Thrombocytopenia recovered by surgical resection of a myxoma
The present case has been reported in the Journal of Cardiology. Myxoma is the most common primary cardiac neoplasm, and causes a variety of symptoms, including hematological disorder.

An 82-year-old man with anorexia was diagnosed with a gastrointestinal stromal tumor. Computed tomography and echocardiography showed a 2-cm tumor in the left atrium. The patient had a history of lung and skin sarcoidosis, and interstitial pneumonia. Laboratory examination showed thrombocytopenia with a platelet count of 23 × 103/μL and elevation of IgA and platelet-associated IgG (PAIgG).

It was suspected that the thrombocytopenia was caused by the left atrial tumor. He successfully underwent resection of the tumor with cardiopulmonary bypass. The platelet count increased to 166 × 103/μL after surgery.

Pathological examination showed Alcian blue staining of the extracellular and intracellular matrix, suggesting a mucopolysaccharide matrix. Immunohistochemical examination of the tumor revealed expression of CD31, CD34, and calretinin, which was consistent with a myxoma. The PAIgG level decreased to the normal range at 36 days postoperatively.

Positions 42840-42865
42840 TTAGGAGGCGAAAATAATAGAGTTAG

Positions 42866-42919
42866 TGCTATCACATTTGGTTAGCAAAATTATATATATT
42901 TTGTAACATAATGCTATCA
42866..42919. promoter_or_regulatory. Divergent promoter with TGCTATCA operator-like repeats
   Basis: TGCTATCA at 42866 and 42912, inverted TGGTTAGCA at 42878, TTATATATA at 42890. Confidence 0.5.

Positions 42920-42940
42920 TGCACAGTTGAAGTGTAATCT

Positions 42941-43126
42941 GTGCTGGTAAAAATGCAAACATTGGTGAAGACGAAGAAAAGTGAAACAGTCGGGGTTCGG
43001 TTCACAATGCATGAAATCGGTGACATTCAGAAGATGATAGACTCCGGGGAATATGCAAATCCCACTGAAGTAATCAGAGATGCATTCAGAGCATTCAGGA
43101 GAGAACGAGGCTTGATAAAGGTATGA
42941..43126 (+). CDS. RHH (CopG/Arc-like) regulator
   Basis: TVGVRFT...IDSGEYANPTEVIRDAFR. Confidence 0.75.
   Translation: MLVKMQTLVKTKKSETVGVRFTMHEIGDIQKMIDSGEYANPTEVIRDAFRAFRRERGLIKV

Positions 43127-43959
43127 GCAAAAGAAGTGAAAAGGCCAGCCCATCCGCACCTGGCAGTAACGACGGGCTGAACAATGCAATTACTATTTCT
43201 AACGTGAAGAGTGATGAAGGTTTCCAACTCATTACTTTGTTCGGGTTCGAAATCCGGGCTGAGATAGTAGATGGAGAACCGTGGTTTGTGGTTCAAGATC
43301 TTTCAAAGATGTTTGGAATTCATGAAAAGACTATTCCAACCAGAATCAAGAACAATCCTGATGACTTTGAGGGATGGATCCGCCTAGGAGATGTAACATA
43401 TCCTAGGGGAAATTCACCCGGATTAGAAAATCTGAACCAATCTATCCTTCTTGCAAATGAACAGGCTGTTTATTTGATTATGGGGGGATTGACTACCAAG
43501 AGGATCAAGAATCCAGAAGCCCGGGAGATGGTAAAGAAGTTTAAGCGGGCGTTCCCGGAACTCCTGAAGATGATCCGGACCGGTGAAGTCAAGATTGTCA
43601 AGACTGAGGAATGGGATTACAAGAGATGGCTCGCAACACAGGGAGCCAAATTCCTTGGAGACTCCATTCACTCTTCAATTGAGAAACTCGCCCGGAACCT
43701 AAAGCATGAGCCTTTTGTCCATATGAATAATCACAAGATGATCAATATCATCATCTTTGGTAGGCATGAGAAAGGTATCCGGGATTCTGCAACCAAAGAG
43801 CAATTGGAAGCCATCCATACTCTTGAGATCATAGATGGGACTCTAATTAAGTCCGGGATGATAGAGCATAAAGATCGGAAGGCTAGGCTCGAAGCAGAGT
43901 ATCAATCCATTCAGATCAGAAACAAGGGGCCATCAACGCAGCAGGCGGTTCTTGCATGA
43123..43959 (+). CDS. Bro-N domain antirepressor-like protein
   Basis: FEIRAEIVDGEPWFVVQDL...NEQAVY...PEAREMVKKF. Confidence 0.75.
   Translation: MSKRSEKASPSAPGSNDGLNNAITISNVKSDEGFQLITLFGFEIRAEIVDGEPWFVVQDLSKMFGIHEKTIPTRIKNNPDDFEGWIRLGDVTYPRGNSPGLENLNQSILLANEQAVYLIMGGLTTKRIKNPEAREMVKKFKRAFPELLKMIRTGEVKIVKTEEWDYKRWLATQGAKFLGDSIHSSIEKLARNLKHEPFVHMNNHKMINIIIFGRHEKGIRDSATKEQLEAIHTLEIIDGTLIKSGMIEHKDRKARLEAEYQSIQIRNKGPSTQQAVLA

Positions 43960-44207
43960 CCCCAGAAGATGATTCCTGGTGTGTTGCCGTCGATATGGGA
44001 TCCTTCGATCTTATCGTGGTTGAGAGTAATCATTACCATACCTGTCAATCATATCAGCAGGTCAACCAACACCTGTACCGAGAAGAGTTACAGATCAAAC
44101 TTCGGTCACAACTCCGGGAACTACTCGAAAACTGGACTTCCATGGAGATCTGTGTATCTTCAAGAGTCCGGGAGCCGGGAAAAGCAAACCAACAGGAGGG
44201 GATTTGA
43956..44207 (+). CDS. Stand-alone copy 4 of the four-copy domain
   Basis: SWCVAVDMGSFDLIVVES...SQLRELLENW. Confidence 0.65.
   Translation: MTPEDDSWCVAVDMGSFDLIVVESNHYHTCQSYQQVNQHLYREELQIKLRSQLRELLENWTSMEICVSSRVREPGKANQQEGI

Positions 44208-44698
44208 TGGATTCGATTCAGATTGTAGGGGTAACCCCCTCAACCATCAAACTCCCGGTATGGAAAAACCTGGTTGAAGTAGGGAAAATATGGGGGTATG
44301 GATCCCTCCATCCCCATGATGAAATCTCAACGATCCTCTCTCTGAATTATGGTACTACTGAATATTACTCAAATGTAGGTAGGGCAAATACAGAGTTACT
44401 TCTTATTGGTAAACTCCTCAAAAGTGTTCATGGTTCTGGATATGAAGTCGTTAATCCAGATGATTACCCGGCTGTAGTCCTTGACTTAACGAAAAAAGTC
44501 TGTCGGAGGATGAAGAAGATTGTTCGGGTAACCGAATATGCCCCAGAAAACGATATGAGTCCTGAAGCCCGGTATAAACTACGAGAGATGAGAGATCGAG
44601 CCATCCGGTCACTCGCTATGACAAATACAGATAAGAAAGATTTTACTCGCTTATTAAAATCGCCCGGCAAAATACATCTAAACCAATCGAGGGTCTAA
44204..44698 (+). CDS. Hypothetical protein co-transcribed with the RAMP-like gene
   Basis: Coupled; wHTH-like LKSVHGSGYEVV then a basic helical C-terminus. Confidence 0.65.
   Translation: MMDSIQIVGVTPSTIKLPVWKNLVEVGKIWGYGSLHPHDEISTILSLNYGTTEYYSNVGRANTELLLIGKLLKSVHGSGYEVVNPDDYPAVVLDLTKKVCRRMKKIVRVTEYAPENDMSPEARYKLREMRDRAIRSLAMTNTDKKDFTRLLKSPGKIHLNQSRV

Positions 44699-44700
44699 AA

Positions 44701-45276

Learning Points:-
- Thrombocytopenia is a relatively rare finding in patients with myxomas. However, in addition to mobility of the mass, thrombocytopenia should be kept in mind as an indication for surgery.

-Patents with myxomas have various symptoms and abnormal laboratory values. Thrombocytopenia was seen in an octogenarian patient diagnosed with a myxoma.

- After surgical resection of the tumor, the platelet counts increased to the normal range and the platelet-associated IgG level, which had been elevated before surgery, decreased to the normal range.

- The pathological findings were consistent with a myxoma. Thrombocytopenia should be kept in mind for surgical removal of myxomas

Source: https://pxmd.co/6Bk7Q
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